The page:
Among these nontraditional voices were Louis Fischer, James P. Warburg, and Roger Baldwin. One of the more frequent guests was Norman Thomas, the six-time Socialist party candidate for President of the United States. During its first TV season, Thomas debated "How Is Peace with Russia Possible?" (October 5, 1948) and "Can Modern Capitalism Meet the Needs of Modern Man?" (January 18, 1949). In 1952 this spokesman for American socialism discussed "What Should Our Program Be Toward Asia?" (March 4) and "How Do We Fare in the Cold War?" (June 15).
America's Town Meeting of the Air was a singular public service program, the product of an earlier era in broadcasting when divergent thought was tolerated as necessary to public debate. In Cold War television, however, controversy sounded and looked discordant, even unpatriotic, because it shattered the consensus aired on other public discussion programs. Still, America’s Town Meeting did not compromise its decades-old policy of seeking all sides on an issue. Although the program continued on radio for several more years, it left TV quickly and definitely in 1952.
Compared to balance offered by America’s Town Meeting of the Air the opinionated programming produced and nationally syndicated by Dan Smoot was excessively partisan. Supported by local Texas conservative businessmen, Smoot developed the first right-wing political commentary series in TV history. He began modestly in 1953 with Facts Forum, a talk show in which he tried to summarize opposing positions on a topic of public debate. By 1955, Smoot had abandoned that format and was hosting a half-hour version in which his reactionary political views were strongly asserted. A list of the topic he considered and presented his ideological perspective summarizes the thrust of the series which would last in various formats into the early 1970s:
Are American Communists Being Employed at the United Nations?
Is Facts Forum a Force for Evil?
In his final TV incarnation, Dan Smoot Reports, the conservative spokesman by 1956 was offering his interpretations of contemporary politics in a quarter-hour syndicated diatribe that was later printed and distributed publically. Smoot saw Communists at work everywhere. Typically, the United Nations was part of the Red world conspiracy; the U.S. should oust Castro from Cuba and encourage the West German military to drive the Communist East Germans from their sector of Berlin; via the civil rights movement the Communists are trying to foment a bloody race war in the United States; and the U.S. in playing into the Communists’ hands by wasting foreign aid dollars on the “colored barbarism” of the newly-liberated African nations.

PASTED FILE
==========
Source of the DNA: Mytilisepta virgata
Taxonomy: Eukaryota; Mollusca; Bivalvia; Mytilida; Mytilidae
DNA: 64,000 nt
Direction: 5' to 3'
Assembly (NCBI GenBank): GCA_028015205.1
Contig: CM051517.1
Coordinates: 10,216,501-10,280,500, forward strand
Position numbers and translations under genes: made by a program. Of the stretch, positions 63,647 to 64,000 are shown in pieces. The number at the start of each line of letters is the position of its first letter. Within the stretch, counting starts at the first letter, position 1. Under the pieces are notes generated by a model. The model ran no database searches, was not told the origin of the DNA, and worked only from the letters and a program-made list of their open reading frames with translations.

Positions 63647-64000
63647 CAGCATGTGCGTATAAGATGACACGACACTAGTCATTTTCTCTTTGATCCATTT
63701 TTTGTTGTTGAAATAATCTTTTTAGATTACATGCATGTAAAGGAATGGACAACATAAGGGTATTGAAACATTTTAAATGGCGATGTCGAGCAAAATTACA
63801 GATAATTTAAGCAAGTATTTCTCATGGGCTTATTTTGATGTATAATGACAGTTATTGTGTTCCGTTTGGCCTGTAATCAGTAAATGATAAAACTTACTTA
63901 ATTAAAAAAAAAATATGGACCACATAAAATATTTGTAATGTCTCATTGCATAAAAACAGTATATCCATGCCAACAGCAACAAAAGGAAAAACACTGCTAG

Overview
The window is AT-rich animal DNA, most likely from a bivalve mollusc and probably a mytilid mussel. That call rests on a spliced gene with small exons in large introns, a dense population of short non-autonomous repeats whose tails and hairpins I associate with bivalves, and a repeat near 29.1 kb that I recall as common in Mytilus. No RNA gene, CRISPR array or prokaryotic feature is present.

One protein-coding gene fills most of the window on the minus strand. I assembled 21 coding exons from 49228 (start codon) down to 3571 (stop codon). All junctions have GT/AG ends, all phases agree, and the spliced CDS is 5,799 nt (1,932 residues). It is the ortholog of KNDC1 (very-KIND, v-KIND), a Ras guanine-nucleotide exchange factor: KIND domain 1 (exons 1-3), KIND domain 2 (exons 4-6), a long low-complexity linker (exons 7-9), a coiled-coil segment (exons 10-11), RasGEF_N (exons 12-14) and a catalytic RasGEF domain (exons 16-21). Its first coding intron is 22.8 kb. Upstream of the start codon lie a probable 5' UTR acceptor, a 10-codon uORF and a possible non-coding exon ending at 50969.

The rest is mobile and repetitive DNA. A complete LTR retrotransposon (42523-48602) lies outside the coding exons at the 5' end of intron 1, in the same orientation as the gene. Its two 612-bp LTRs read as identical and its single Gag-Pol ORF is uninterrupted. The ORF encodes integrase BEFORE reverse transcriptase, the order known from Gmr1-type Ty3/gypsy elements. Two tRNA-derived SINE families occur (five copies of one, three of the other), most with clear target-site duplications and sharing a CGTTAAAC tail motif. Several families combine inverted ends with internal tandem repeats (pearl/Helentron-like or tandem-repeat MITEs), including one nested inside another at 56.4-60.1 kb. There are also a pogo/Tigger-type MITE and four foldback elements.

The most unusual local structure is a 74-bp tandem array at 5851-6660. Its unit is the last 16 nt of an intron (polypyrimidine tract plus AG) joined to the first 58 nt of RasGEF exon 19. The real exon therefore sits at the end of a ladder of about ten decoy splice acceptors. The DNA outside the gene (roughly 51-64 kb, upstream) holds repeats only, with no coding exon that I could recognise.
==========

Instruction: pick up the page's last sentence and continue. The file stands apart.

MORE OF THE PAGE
Television was strategic in popularizing social and political fear in the 1950s. This was particularly the case with public affairs programming that uncritically blended the myths and substance of the Cold War and delivered the resultant mixture to the isolated, under-informed privacy of millions of American homes. It occurred in something as subtle as a CBS documentary about the nation's natural resources, telecast on January 10, 1954, under the politicized title "Resources for Freedom." It was there, too, in the Crusade for Freedom telethons broadcast nationally on CBS and ABC during the first years of the 1950s. In them celebrities from the worlds of entertainment, business, politics, and the military employed air time donated by the networks to raise millions of dollars for the strongly anti-Communist broadcasts of Radio Free Europe and Radio Free Asia.
It also appeared in civil defense programs that focused on a potential nuclear Third World War. Importantly, most such productions were made in close cooperation with the federal government. The Facts We Face was a CBS series in early 1951 that utilized officials from the Atomic Energy Commission to explain atomic warfare and ways to survive it. The Federal Civil Defense Administration (FCDA) assisted in making Prepare to Survive, a monthly program in 1951 seen on WDTV in Pittsburgh. Survival, an NBC series in the summer of 1951, was so successful the FCDA ordered kinescopes of the programs to be used in the training of civil defense volunteers.